Once on our site, reading along, in this topic or that, you may wonder how we got where we are, to the principles of an ecologically conscious minimalism/simplism that arches over everything we say we do (and we indeed do as we say)… how we became the eco-minimalists we claim to be.
Rest assured, it was not a moment’s epiphany. It was not a jackpot on the state lottery (would be money interestingly spent though, wouldn’t it?) and nor was it due to any event in our lives of cataclysmic power.
But for these now seven years of unconscious (or subconscious) preparation, self formation as individuals, as a married couple and eventually as a family of three, we have not pressed the ON button of any TV remote control, unless in a hotel room, once in a blue moon, driven by a need of reassurance of sort, that status quo still meant what it did when we had begun – more or less inconspicuously – drifting away from the mainstream. I’m sure that decision itself, of not importing mass media into our living room (oops, which room is it – the kitchen or the bedroom?) helped a lot. If nothing else, it saved us more time to spend together conversing or alone thinking.
So we did: thought and conversed. Many of the conversations being innocent chittery chat small talks, some others ossified into lofty daydreams and a few started to crystallize as life and world changing great plans. Never in the meantime have we gone to a fast-food joint for inspiration and our thoughts have always been fueled by home-cooked meals and snacks, made by either or both of us.
A weakness we do need to admit, however: coffee as such, a black and bitter drink, a benevolent stimulus has been on our side virtually every day. One to two cups of organic coffee a day, preferably of medium dark roast, has kept our passion for a healthy way of life warm since we made the move out of the city and into nature, in other words since we chose self reliance and free thinking – these two go hand in hand to us.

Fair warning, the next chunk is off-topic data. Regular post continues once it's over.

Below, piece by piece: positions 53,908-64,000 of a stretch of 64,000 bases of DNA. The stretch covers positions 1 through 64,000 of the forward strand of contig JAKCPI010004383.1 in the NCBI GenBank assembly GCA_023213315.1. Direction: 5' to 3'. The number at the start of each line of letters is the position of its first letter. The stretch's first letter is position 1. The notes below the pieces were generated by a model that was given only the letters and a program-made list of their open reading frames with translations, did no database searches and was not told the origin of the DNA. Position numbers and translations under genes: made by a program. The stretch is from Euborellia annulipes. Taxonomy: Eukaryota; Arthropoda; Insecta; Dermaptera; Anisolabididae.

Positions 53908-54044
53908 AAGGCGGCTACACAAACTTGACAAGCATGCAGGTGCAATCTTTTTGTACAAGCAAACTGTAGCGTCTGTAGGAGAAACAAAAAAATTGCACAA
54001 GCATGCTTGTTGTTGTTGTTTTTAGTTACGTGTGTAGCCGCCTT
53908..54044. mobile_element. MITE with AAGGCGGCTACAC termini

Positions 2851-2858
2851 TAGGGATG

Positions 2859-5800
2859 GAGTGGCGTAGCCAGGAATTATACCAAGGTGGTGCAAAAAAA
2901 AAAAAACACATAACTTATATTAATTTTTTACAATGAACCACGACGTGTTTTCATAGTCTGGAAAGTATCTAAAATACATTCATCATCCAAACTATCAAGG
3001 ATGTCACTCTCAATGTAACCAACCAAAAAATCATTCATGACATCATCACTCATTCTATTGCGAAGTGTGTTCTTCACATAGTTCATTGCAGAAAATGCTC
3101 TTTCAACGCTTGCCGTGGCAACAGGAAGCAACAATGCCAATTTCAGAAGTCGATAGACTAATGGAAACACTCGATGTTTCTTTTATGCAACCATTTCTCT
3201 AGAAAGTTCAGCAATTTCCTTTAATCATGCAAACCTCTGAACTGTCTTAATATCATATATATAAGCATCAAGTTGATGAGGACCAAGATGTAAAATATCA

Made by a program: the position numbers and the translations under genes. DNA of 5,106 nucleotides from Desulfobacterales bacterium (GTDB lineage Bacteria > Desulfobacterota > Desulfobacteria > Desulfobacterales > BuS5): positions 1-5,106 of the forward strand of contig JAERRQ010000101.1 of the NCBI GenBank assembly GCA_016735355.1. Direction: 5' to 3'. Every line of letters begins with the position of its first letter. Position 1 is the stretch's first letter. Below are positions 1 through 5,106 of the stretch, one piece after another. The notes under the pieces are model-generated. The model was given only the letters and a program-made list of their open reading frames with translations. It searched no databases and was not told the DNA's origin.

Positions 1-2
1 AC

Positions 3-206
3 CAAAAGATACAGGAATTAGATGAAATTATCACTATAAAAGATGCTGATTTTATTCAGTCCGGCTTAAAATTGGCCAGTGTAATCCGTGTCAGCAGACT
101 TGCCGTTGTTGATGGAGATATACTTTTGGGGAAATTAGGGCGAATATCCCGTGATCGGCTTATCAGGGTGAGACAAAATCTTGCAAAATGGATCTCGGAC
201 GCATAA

Since we took over the farmstead we call home now, we have acquired little and we have let go of a lot. It often surprises us how much there actually is what we don’t need. And we thought we owned little. It helps tremendously that as spouses we tend to want or not want the same things – I suppose we can justly consider ourselves a couple in maturity.
Cheryl and I have both grown critical of clutter, although we are consciously allowing some reconcilable and temporary disorder to our daughter, so she forms a sense for the art of balance. We have increasingly embraced a love for the sophistication of natural simplicity and passed it over to our more strict material culture, too, celebrating purity and genuineness. We do not believe that recycling is the ultimate answer, when the materials are unworthy of being kept in circulation. But if they are, we do our best to even upcycle them. Otherwise they rest in great peace on our compost heaps.
We came to value effectiveness over efficiency, time spent meaningfully together, so experiences over gifts of the conventional kind, especially unsolicited ones that still manage to trickle into our home every now and then (only to be given away with the same momentum, of course).
Over a year ago we pledged to not buy any more ready made clothes for ourselves. We have stuck to it. The idea is to hand create our entire wardrobe instead – of all natural, compost-safe materials.
We spend a lot of time grounding, travel on foot, by bike, by bus or by train and are continuously thinking of sustainable travel solutions. We do not own a car, however would consider establishing a car share network within a small circle of like-minded people.
That brings me to an aspect of a wholesome life we are still lacking in: those like-minded people, good neighbors, friends. This is something we would greatly cherish but would not rush at the expense of the integrity and depth of these relationships. As eco-minimalists we are hoping for few but good ones.
Have you befriended eco-minimalism by now? Or need more to sample? We’ll surely be able to serve it to you, just stick around and well, converse with us. Welcome!
My sustainable life design services are two-prong: through online consultancy, along with Cheryl, I give you and your family guidance for the volunteer one-way path of living life sustainably, while your small business can benefit from my in-person sustainability audit and the according future work-life plan layout, accomplished in the quality of fly-in consultant.
As tour guide in and around Breb, our home village in Maramureș County, northwestern Romania, I can bring sustainable living straight to your senses.
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